We do not know much about Edward Snowden, the 29-year-old National Security Agency contractor now hunkered down somewhere in Hong Kong after spilling the beans on U.S. surveillance of the Internet and private cell phone calls.
We know Snowden never finished high school and dropped out of the Army, but still earned $122,000 a year, had access to America’s biggest secrets, and has been dating a “performance artist.” Three good arguments in favor of a technical education.
We also know that Snowden wrote two checks totaling $500 to Ron Paul’s 2012 bid for the GOP presidential nomination.
Campaign contributions aren’t necessarily a tattoo of one’s political ideology, but they at least raise the possibility that some conservatives have found their answer to Daniel Ellsberg, who 42 years ago leaked a secret Pentagon history of the Vietnam War to the New York Times.
Ellsberg, by the way, thinks Snowden’s leak is grander, and more important. As do many Democrats.
But it is among Republicans that Snowden’s self-proclaimed act of civil disobedience has resonated, splitting a party whose two pillars are national security and limited government.
Saxby Chambliss, the ranking Republican on the Senate Intelligence Committee, has defended NSA collection of cell phone and Internet data as within the parameters of post-9/11 legislation passed by Congress to combat terrorism.
“The whole scenario sounds bad when you read it in the papers,” Chambliss admitted to the Atlanta Rotary Club this week. But it’s necessary to catch the “bad guys,” he said.
U.S. Sen. Johnny Isakson likewise spoke up for security practices that have apparently spanned the Bush and Obama administrations, comparing them to the “threading of the needle.”
“There may be, time to time, a mistake made, but you’re better off to try and find that sweet spot to protect the American people, than to have us vulnerable every single day to attacks like what happened on 9/11,” he said.
Neither senator has offered a characterization of Snowden, but others have. House Speaker John Boehner, R-Ohio, called him a “traitor” who has put Americans at risk. Erick Erickson, the Atlanta-based editor of Redstate.com, pilloried Snowden for fleeing “to the communists.”
Yet Paul, the former Texas congressman and recipient of Snowden’s campaign cash, called the former analyst – he was officially fired this week – “heroic.”
Home Depot co-founder Ken Langone is ready to break out the confetti. “I’d throw a party for him. I’d congratulate him,” he said this week. “I think this young man showed a lot of courage, and a lot of guts and grit.”
The split between defense and “liberty” Republicans extends down to the grassroots. Take the 11th Congressional District, which extends from Atlanta, through Cobb and into Cherokee and Bartow counties.
The northwest district includes Dobbins Air Reserve Base and the Lockheed-Martin plant in Marietta, and has often been considered Georgia’s national security seat in Congress.
The seat is held by U.S. Rep. Phil Gingrey, R-Marietta, who is now running for the U.S. Senate. Four Republicans are in the contest to replace him: state Sen. Barry Loudermilk, R-Cassville, former Congressman Bob Barr,
Marietta businesswoman Tricia Pridemore, and state Rep. Ed Lindsey, R-Atlanta.
“You’ve got to ask, is he a traitor or is he a patriot?” said Loudermilk, who answered his own question. He compared Snowden to this country’s Founding Fathers.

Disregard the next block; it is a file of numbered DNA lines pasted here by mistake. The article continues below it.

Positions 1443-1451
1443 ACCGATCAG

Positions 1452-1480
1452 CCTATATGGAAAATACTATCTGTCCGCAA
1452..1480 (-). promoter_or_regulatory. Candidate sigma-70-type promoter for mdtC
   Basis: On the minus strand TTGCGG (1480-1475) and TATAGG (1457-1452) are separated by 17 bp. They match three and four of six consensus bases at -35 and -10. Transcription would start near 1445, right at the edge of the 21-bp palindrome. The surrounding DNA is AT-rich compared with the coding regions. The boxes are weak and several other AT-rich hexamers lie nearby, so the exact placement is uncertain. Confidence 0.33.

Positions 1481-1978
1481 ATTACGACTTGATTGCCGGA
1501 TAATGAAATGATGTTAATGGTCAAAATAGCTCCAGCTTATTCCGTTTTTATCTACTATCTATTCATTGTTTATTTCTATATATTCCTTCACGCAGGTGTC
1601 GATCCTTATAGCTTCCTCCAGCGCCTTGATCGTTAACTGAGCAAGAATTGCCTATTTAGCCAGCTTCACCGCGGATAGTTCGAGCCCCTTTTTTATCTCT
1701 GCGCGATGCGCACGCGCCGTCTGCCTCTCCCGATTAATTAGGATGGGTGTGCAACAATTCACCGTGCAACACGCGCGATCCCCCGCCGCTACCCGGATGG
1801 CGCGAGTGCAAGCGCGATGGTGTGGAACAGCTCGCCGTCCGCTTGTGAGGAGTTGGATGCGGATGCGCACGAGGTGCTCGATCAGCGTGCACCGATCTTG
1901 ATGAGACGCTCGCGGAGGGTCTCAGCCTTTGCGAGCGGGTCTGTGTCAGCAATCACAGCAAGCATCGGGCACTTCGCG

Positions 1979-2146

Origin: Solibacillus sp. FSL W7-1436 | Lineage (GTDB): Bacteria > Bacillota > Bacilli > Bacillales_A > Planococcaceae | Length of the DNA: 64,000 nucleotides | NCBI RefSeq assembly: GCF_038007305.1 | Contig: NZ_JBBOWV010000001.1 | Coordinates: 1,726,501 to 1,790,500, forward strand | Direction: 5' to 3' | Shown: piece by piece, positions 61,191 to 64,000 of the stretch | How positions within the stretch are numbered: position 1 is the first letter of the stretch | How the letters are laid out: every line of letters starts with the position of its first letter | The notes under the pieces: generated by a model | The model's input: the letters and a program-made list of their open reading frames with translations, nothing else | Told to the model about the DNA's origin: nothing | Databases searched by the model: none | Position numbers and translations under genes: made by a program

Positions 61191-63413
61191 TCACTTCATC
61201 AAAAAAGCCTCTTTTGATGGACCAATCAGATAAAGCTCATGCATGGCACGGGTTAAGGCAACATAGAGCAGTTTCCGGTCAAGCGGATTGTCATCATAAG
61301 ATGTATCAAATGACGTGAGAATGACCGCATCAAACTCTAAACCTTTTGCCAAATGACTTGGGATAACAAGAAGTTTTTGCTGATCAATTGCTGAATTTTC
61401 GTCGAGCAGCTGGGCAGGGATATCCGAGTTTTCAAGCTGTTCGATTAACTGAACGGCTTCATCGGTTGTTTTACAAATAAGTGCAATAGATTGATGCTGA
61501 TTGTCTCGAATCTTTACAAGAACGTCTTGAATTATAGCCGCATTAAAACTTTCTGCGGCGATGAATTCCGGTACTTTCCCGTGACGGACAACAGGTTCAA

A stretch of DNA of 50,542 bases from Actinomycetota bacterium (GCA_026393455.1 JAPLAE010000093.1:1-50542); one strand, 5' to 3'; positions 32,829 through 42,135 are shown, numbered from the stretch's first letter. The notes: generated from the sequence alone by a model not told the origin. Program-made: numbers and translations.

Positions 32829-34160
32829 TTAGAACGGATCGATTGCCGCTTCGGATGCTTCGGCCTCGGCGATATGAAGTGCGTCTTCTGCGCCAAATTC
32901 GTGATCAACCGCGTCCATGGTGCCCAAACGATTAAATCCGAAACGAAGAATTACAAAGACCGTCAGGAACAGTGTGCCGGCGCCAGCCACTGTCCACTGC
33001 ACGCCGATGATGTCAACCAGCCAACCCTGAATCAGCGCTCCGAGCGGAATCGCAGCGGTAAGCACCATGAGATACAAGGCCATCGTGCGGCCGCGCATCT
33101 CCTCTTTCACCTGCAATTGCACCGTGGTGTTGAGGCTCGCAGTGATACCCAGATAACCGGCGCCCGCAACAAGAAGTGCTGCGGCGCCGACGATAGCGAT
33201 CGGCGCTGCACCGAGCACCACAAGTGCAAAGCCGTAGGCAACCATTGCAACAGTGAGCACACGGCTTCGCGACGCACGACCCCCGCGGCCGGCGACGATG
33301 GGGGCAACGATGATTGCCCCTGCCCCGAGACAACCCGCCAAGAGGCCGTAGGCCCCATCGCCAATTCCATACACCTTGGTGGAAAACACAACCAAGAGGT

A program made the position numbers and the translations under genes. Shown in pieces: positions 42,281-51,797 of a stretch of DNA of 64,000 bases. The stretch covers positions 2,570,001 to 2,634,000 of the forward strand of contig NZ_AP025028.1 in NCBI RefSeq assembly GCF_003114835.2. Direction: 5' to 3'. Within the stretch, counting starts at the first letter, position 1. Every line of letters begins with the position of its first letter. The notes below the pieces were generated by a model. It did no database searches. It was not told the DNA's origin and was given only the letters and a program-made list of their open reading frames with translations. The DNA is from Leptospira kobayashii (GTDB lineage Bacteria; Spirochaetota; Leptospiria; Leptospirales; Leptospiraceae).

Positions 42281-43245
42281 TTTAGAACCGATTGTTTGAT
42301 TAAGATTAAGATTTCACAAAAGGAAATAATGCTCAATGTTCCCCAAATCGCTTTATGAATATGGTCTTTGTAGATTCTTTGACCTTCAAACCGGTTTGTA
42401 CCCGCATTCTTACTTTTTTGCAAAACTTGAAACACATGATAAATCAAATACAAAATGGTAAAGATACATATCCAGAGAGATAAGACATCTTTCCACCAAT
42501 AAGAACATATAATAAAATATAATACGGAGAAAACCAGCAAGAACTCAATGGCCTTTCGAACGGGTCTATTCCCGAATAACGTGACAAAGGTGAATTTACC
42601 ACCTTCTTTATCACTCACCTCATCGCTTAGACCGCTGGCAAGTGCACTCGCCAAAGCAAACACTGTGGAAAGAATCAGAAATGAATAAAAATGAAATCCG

“They met the definition of both. [Snowden] is kind of in that position. Has he violated the laws of the United States? Has he divulged secrets? Yeah, but the secrets he divulged are activities that the government should not be doing,” said Loudermilk, an Air Force veteran who monitored snooping U.S. satellites over the Soviet Union and China in the 1990s.
Loudermilk declared the collection of data – and more importantly, the storage of that information – as “chilling.” He invoked George Orwell’s book, “1984.” Which Amazon.com reports is selling very well this week.
Barr wasn’t ready to pass judgment on Snowden. “That’ll take care of itself. It’s not, did one man violate the law, but did the U.S. government violate the law?” said 2008 Libertarian presidential candidate, who is again running as a Republican.
But Barr declared Chambliss’ and Isakson’s assertions that all is going according to plan to be “either naïve or deliberately ignorant of what’s going on here.”
Barr concedes that he voted for the Patriot Act of 2001, the source of the NSA’s snooping authority, but said he ”very quickly realized its powers were being abused by the government.” He singled out the NSA’s authority to clandestine examination of “business records” – which the agency has interpreted to mean virtually all records.
Pridemore, likewise avoided mention of Snowden. But she may have her doubts. “Our government clearly has the capacity to collect personal data on its citizens, but these revelations bring into question whether they have the faculty to safeguard the data and who has access to it,” she said.
Lindsey expressed the strongest distaste for the security breach. He has no problems with a review of judicial oversight and other safeguards. Snowden is another matter.
“He is a criminal whose actions potentially imperil every American citizen and should be hunted down, prosecuted, and, if found guilty, punished to the fullest extent of the law,” said Lindsey, an attorney.
Snowden had other avenues if he objected to U.S. policy, Lindsey argued. “There is no evidence that he attempted to pursue any of those before he undertook his public actions.”
In other words, scratch one vote for enlarging the Hall of the Founding Fathers.
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